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Ford Louisville Assembly Plant Bracing For Additional Shutdown

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As Ford Authority reported earlier this month, the ongoing microchip shortage is impacting the entire auto industry, including Ford. The shortage has caused Ford to temporarily halt production at several facilities, including the Ford Saarlouis Assembly plant and the Ford Louisville Assembly plant, both of which continue to be impacted by an inadequate supply of parts. And now, it appears that the latter plant will pause production for an additional two weeks.

Ford has not officially confirmed the news, but a robocall message relayed to workers on Friday, January 15th, 2021 said that the Ford Louisville Assembly plant is tentatively planning for an additional shutdown from January 25th, 2021 to February 1st, 2021. Recently, the plant suspended production for about one week, with assembly operations being cancelled from January 11th, 2021 through January 17th, 2021.

A UAW official blamed that shutdown on a lack of semiconductors that go into a brakes control module. The plant, which currently employs about 3,900 workers, produces the Ford Escape and Lincoln Corsair.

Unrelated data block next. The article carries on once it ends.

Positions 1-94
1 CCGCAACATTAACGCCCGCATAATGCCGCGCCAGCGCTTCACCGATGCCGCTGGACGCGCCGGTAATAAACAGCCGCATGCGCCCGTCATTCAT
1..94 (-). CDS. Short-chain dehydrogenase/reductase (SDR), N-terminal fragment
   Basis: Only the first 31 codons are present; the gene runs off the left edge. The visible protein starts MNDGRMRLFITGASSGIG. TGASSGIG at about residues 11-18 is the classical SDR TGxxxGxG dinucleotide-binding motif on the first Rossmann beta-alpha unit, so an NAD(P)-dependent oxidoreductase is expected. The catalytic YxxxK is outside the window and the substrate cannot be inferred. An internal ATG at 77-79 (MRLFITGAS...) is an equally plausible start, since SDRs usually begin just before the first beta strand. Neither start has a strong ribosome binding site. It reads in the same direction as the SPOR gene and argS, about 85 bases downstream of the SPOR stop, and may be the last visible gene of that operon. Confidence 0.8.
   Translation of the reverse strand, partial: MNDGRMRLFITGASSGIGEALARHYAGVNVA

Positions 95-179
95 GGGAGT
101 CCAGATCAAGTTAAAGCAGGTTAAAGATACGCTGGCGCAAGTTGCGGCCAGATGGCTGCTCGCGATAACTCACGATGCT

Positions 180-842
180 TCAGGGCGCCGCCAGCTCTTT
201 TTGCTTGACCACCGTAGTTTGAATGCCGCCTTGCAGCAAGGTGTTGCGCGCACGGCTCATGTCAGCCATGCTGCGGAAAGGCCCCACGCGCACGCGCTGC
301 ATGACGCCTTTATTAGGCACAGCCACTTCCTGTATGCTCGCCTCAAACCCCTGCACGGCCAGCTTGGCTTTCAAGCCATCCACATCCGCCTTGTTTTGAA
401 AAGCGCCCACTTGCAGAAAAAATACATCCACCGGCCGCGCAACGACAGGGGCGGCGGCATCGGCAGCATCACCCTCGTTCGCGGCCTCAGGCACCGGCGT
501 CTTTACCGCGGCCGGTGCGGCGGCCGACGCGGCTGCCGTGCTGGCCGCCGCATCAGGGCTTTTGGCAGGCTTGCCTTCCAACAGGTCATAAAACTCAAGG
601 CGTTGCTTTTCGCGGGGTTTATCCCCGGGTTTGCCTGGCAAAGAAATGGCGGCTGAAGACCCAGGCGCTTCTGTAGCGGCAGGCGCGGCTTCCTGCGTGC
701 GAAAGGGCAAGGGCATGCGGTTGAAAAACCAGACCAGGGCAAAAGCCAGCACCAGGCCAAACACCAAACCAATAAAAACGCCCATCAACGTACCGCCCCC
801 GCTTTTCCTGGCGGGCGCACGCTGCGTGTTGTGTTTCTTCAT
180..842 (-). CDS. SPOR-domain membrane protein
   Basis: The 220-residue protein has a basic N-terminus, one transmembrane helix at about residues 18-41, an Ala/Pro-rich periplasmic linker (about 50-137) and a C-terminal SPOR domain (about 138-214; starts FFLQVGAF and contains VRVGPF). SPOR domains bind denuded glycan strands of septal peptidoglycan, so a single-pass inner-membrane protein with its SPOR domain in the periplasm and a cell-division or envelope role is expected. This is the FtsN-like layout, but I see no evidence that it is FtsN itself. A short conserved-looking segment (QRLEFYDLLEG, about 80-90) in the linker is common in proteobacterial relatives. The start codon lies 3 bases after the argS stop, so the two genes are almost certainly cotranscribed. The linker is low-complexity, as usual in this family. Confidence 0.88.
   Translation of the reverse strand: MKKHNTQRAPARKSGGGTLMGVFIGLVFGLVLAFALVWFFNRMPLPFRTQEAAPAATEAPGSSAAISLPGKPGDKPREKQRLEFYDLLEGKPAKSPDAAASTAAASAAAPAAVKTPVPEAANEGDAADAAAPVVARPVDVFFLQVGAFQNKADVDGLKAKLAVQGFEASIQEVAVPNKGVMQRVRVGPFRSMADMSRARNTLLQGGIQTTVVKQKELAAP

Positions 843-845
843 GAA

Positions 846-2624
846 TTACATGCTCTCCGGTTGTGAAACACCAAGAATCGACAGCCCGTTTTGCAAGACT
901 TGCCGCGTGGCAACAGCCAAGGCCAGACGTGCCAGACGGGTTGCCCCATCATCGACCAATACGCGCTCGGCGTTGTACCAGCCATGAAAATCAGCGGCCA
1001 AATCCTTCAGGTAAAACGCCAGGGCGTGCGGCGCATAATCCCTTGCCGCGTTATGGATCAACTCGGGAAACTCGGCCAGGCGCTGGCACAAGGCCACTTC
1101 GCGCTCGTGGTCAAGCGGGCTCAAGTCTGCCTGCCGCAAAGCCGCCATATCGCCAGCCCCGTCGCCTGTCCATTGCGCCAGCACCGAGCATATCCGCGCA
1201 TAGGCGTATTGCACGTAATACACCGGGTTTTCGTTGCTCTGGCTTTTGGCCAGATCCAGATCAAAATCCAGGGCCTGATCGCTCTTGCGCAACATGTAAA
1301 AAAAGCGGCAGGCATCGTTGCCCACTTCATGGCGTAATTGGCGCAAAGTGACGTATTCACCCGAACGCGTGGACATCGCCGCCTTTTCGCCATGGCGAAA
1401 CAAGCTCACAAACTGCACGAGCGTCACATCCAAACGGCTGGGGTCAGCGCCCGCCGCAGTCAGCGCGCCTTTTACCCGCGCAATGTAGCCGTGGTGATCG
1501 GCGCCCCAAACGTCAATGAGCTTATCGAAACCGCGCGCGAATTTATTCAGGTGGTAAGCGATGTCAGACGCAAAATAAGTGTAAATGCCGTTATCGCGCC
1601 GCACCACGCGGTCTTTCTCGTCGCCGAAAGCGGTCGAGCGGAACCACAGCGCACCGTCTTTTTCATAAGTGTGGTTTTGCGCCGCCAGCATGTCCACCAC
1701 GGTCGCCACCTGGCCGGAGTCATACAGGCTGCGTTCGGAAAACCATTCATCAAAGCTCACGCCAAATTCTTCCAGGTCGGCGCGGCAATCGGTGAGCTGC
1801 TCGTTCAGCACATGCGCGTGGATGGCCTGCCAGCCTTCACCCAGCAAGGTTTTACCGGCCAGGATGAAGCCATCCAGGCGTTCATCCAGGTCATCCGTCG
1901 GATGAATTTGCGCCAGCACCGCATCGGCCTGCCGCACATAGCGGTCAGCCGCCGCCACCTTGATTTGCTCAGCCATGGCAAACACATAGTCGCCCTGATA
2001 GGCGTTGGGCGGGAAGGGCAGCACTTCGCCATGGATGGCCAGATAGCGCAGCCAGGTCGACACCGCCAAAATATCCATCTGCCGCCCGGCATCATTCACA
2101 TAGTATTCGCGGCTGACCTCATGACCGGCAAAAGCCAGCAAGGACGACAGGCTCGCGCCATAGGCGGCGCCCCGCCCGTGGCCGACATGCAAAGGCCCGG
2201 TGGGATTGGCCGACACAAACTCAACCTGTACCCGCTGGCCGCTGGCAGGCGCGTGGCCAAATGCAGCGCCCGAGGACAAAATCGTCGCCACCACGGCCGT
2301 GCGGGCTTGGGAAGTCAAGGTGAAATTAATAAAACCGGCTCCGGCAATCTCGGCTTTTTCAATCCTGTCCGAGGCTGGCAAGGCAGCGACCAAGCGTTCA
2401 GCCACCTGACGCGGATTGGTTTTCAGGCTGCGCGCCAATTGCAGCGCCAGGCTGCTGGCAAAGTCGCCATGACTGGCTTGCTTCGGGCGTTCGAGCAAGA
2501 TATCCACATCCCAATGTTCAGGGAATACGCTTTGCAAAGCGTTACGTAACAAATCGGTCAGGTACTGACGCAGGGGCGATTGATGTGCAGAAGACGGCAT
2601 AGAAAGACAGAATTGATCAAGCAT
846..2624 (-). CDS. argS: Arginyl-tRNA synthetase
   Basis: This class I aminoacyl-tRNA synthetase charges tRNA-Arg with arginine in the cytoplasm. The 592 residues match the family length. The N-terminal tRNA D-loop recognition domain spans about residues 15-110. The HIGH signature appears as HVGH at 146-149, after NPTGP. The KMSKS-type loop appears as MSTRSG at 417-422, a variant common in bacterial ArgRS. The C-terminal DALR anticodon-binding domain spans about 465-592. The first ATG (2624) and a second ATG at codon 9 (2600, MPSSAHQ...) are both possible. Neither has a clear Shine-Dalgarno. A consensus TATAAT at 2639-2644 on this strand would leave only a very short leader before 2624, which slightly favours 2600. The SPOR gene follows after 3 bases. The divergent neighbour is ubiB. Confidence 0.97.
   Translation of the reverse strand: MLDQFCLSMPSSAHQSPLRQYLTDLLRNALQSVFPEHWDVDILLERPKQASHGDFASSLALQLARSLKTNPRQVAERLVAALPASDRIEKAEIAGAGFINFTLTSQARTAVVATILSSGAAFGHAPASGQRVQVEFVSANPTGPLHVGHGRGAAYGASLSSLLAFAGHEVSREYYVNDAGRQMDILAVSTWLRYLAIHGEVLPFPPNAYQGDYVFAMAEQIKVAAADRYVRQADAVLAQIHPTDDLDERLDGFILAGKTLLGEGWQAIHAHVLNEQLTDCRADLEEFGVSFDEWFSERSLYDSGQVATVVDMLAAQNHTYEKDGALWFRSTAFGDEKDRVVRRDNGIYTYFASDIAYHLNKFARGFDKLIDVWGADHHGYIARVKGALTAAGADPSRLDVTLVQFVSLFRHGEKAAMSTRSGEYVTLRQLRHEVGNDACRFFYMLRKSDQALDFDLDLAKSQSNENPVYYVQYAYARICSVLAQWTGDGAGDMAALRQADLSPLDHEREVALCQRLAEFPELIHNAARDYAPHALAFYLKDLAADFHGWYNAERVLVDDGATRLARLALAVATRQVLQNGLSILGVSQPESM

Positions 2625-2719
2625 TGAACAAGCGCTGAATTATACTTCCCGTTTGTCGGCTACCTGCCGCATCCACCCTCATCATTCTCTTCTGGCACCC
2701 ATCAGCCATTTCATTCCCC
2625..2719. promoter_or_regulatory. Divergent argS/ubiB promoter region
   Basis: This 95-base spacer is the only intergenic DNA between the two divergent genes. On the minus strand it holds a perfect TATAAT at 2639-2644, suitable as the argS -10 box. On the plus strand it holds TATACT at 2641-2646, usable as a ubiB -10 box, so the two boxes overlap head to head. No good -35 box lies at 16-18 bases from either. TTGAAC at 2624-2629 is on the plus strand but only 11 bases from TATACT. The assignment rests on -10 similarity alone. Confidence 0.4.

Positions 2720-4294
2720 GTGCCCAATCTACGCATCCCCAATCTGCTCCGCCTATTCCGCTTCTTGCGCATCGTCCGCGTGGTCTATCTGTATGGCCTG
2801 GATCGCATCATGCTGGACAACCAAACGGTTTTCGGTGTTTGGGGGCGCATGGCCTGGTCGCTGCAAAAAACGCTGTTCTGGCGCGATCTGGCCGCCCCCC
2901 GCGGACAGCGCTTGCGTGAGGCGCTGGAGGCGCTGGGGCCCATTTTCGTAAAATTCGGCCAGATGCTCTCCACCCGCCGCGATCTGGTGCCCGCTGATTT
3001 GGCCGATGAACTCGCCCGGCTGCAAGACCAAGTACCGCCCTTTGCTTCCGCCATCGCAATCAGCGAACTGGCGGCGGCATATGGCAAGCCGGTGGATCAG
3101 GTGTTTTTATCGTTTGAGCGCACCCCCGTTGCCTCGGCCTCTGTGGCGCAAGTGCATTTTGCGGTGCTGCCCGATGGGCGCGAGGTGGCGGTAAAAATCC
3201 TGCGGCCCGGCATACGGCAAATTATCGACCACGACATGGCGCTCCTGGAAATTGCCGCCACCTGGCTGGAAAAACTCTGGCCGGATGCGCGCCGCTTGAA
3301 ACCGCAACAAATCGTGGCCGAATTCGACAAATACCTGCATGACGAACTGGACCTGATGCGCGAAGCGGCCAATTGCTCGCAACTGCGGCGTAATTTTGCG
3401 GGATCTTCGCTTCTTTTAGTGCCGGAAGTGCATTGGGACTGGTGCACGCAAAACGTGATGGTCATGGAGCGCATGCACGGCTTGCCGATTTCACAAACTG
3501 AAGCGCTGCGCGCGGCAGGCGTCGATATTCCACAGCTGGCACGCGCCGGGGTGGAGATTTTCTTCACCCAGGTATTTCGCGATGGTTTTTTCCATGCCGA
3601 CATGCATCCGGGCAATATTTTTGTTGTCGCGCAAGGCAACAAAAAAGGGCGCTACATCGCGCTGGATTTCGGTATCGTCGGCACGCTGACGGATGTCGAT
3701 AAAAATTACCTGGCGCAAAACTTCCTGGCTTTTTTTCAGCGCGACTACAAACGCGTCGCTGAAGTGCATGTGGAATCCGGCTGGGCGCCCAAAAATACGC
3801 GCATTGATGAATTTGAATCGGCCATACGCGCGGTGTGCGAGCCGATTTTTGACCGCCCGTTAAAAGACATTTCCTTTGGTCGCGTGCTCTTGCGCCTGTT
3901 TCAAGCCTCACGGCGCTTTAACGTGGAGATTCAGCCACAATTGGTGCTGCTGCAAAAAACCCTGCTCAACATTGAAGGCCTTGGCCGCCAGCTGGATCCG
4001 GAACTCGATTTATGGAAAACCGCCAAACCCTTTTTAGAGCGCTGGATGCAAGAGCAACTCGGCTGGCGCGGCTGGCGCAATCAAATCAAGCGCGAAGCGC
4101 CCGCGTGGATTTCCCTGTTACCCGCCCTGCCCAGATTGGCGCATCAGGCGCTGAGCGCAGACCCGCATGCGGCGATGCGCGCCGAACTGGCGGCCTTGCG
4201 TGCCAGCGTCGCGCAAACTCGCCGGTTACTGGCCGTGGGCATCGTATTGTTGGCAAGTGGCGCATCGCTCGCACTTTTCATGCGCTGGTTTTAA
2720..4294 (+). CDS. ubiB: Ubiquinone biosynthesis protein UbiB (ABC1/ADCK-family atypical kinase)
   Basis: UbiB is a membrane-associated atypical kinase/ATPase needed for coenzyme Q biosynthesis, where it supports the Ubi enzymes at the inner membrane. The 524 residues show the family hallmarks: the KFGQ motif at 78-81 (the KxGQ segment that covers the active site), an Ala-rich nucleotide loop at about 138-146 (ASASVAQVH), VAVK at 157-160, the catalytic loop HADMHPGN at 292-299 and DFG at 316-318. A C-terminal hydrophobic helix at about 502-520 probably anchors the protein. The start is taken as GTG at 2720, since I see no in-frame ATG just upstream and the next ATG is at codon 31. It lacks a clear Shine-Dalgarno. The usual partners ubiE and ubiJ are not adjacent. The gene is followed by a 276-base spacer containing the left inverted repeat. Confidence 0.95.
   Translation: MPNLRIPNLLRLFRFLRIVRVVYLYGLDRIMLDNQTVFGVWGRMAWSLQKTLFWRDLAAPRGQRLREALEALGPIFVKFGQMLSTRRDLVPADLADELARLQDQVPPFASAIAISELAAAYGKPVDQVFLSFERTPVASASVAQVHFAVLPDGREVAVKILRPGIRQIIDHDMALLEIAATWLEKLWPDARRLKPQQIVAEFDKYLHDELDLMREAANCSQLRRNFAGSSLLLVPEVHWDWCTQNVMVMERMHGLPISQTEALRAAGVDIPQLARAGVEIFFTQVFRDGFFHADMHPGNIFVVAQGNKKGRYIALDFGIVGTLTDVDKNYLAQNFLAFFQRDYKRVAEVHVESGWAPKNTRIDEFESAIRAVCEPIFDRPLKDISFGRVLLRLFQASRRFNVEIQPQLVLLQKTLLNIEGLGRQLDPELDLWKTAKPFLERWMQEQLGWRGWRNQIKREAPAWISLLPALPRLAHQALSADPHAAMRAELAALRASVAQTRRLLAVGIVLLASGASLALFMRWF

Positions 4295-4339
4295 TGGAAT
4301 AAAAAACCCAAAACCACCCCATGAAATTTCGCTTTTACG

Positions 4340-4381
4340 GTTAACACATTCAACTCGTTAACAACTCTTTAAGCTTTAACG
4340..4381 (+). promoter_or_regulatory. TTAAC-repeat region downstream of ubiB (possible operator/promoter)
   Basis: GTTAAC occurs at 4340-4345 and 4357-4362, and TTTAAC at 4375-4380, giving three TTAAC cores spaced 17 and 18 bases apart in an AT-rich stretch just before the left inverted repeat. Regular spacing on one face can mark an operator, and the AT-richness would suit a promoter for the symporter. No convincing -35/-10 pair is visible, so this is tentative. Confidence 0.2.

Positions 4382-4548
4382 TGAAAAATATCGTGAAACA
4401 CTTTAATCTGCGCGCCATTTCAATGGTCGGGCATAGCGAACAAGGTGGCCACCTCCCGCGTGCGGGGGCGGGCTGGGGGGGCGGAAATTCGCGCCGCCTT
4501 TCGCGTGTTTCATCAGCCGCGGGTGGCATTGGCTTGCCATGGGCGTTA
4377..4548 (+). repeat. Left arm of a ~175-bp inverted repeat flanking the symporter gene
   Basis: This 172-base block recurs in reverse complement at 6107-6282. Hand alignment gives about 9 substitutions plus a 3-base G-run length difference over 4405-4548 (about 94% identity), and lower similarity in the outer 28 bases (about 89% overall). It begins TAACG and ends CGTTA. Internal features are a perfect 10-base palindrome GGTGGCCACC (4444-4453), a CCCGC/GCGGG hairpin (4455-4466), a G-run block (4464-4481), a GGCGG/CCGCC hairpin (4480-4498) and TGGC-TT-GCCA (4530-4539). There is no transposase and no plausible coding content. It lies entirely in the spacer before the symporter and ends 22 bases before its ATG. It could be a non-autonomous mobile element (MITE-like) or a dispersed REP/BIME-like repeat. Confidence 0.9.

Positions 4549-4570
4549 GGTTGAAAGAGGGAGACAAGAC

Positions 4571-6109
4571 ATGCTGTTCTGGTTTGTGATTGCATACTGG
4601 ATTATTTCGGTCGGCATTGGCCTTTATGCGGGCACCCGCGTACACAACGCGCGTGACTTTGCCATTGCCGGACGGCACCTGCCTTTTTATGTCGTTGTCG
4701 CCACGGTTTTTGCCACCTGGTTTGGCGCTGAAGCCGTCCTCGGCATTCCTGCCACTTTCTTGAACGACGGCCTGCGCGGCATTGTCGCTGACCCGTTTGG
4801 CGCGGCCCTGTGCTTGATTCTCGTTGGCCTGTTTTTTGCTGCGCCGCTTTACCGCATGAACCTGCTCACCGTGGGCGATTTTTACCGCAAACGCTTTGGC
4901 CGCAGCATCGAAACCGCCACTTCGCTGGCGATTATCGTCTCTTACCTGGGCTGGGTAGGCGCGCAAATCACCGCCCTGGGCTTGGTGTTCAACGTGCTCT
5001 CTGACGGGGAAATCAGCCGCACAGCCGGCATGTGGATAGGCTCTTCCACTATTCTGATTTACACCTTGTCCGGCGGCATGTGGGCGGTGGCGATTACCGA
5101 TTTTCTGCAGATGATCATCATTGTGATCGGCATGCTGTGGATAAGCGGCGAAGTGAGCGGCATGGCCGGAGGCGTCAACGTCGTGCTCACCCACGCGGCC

As previously mentioned, the Ford Louisville Assembly plant isn’t the only Ford factory affected by this latest supply issue. The Ford Saarlouis Assembly plant is currently idled until February 19th, 2021 for an unspecified reason. That plant, which employs about 6,200 workers, produces the Ford Focus for the European market.

It is unclear if the semiconductor shortage impacting production at Louisville is also responsible for the suspension of activity at the Ford Saarlouis Assembly Plant, but the Ford Escape, Ford Focus, and Lincoln Corsair do share the Ford C2 platform, so it would make sense if Ford used the module on all three vehicles.

This latest setback is just one of several production-related headaches for The Blue Oval, as the automaker has been forced to delay and push back the rollout of the 2021 Ford Bronco and several options on the 2021 Ford Bronco Sport, two vehicles that are key to its post-sedan future.

We’ll continue to report on these ongoing production issues, so subscribe to Ford Authority for the latest Ford-related COVID-19 news and around-the-clock Ford news coverage.

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Written by Edward Snitkoff

Ed owns a 1986 Ford Taurus LX, and he routinely daydreams about buying another one, a fantasy that may someday become a reality.

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  1. Another delay as I am waiting to move from Cmax hybrid to Lincoln Corsair GT PHEV because I cancelled my order for Mustang Mach-E which had “similar” price but I am choosing Lincoln because it’s more luxurious(sanctuary).

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